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Trump's news conference: Was it more like 'SNL' or 'Dr. Strangelove'?

The recent news cycle has felt like something out of a John le Carré thriller: CIA surveillance. Russian operatives colluding with presidential campaign aides. Espionage. A spy ship off the coast of Connecticut.

But when Donald Trump took the podium Thursday in his first solo press conference as president, the tone was more “Dr. Strangelove” than “Tinker Tailor Soldier Spy.”

Trump referred to his Cabinet — from which National Security Advisor Michael Flynn was just fired — as a “fine-tuned machine,” called it the greatest Cabinet ever assembled (though it’s not fully assembled), asked an African American reporter if she could arrange a meeting between him and the Congressional Black Caucus, and accused Hillary Clinton of giving uranium to the Russians.

It’s doubtful if even Peter Sellers, who played President Muffley in “Strangelove,” could duplicate the sheer absurdity of the unscheduled, seemingly unending, presser.

Though exactly no one expected the former reality star to suddenly drop the bombastic approach that characterized his campaign for the White House, his behavior during the 75-minute news conference was bizarre, vengeful, angry, and erratic — even by Trump standards.

His despotic commands (“Sit down!”), his continued campaigning for an office he’s already won (there’s a rally in Florida this weekend, and the crowds will be “massive”) and his insistence that most every negative news story about him was “made up” by an “out of control” press was the stuff of great ratings, outlandish reality TV moments and evocative of memorable meltdowns by fictional characters on the big and small screens.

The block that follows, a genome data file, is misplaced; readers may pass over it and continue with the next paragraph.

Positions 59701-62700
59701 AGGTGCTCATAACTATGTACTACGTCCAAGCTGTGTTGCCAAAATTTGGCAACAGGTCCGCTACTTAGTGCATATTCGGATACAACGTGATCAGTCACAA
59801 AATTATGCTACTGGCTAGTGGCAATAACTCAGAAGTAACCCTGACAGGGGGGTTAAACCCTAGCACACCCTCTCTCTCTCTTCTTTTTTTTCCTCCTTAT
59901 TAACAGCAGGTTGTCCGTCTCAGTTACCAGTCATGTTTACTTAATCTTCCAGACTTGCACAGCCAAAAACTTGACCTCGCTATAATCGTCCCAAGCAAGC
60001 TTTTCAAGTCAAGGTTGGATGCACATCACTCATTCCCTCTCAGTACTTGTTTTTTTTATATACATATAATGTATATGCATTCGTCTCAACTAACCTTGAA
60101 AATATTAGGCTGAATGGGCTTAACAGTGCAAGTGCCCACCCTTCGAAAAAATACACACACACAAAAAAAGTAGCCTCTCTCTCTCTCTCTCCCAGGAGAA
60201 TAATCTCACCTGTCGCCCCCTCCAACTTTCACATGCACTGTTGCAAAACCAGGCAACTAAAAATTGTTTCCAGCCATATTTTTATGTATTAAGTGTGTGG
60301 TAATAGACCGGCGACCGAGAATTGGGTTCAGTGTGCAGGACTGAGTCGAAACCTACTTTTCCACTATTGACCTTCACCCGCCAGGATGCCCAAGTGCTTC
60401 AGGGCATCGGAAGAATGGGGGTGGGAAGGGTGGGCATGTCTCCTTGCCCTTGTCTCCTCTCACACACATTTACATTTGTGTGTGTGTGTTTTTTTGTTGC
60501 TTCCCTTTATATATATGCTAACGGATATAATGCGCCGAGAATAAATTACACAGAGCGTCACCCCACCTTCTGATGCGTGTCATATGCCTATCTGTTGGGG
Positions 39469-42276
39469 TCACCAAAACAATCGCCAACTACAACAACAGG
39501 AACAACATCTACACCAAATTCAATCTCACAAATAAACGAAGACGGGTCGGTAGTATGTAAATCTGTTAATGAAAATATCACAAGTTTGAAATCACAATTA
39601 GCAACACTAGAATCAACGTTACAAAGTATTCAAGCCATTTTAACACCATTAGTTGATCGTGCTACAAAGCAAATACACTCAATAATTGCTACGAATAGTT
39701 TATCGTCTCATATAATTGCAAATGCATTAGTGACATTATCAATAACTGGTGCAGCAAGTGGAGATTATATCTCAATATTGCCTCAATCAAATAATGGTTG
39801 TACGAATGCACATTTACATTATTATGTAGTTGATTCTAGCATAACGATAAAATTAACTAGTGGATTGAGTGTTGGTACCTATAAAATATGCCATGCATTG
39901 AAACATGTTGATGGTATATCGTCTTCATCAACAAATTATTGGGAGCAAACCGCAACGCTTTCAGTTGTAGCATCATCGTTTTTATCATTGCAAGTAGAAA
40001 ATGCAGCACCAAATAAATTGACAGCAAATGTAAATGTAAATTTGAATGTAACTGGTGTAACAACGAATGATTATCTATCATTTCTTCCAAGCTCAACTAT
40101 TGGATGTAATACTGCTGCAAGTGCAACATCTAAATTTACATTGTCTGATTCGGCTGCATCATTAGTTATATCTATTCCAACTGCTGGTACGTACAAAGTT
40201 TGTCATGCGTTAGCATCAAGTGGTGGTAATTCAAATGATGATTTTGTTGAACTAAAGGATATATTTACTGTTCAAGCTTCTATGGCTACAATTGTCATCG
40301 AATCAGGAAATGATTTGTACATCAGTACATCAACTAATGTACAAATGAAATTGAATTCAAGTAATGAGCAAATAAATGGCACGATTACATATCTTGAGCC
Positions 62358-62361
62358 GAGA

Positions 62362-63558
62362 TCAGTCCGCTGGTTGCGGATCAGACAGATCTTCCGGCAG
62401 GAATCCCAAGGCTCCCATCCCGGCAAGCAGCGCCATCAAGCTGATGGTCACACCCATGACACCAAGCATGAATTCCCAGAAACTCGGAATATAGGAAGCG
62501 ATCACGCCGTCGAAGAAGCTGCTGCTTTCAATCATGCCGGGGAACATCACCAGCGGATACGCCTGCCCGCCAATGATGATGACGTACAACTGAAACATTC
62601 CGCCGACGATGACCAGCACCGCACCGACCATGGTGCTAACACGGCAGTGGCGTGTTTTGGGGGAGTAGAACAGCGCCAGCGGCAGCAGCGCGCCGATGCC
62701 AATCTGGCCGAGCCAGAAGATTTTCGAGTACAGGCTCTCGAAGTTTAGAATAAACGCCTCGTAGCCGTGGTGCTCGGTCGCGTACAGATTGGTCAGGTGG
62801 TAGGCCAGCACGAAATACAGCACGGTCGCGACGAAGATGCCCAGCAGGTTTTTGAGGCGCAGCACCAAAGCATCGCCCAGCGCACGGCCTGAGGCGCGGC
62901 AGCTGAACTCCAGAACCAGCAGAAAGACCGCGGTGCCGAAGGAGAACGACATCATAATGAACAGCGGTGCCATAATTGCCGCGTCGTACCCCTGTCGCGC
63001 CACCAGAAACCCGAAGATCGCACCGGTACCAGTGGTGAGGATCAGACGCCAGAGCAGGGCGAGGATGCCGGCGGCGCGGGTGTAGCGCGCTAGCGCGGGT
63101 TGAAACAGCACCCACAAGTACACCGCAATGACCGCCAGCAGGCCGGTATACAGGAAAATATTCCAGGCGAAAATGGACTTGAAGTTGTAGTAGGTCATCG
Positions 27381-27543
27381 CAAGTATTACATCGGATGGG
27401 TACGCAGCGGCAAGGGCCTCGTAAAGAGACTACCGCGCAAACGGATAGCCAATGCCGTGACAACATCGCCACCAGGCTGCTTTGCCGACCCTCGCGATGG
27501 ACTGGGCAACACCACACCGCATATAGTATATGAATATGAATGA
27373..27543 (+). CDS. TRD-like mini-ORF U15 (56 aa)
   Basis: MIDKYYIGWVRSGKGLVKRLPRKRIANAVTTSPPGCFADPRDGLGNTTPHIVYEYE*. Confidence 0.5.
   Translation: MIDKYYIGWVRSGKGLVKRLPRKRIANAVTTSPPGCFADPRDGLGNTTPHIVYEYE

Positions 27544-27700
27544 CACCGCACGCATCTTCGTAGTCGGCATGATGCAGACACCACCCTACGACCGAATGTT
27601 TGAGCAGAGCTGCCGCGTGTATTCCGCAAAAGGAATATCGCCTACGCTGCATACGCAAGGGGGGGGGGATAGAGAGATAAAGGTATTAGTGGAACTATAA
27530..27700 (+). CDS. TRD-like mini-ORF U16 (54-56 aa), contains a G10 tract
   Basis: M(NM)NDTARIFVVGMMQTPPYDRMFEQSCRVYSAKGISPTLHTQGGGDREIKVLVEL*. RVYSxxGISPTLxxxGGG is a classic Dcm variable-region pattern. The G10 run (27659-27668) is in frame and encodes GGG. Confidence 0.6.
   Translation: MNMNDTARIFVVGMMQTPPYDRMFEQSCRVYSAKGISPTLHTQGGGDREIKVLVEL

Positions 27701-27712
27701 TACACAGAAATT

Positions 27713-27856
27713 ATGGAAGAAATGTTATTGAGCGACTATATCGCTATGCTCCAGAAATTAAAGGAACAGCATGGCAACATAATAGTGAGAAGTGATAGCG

When Trump was asked what he planned to do about the Russian spy ship docked off the coast, his forceful answer recalled a particularly unhinged scene by Jack Nicholson as Col. Jessup in “A Few Good Men.”

“I'm not going to tell you anything about what response I do,” said Trump to the reporter. “Because I don't talk about military and I don't talk about certain other things. ... So I don't have to tell you. I don't want to be one of these guys that say, ‘Yes, here's what we're going to do.’ I don't have to do that. I don't have to tell you what I'm going to do in North Korea. … And I don't have to tell you what I'm going to do with Iran. You know why? Because they shouldn't know. And eventually you guys are going to get tired of asking that question. So, when you ask me, what am I going to do with the ship, the Russian ship, as an example? I'm not going to tell you. But hopefully I won't have to do anything. But I'm not going to tell you!”

The press conference was anything but what it should have been — a respectful and dignified discussion about some very real and dangerous issues that have nothing to do with how many electoral votes he did or didn’t get, or how hard the job is.

“I inherited a mess. A mess,” he said, seemingly angry with the room itself about all he had to deal with as president. ISIS. Creating jobs. And Iran. Boy, had “Iran had really taken advantage of the administration before” him.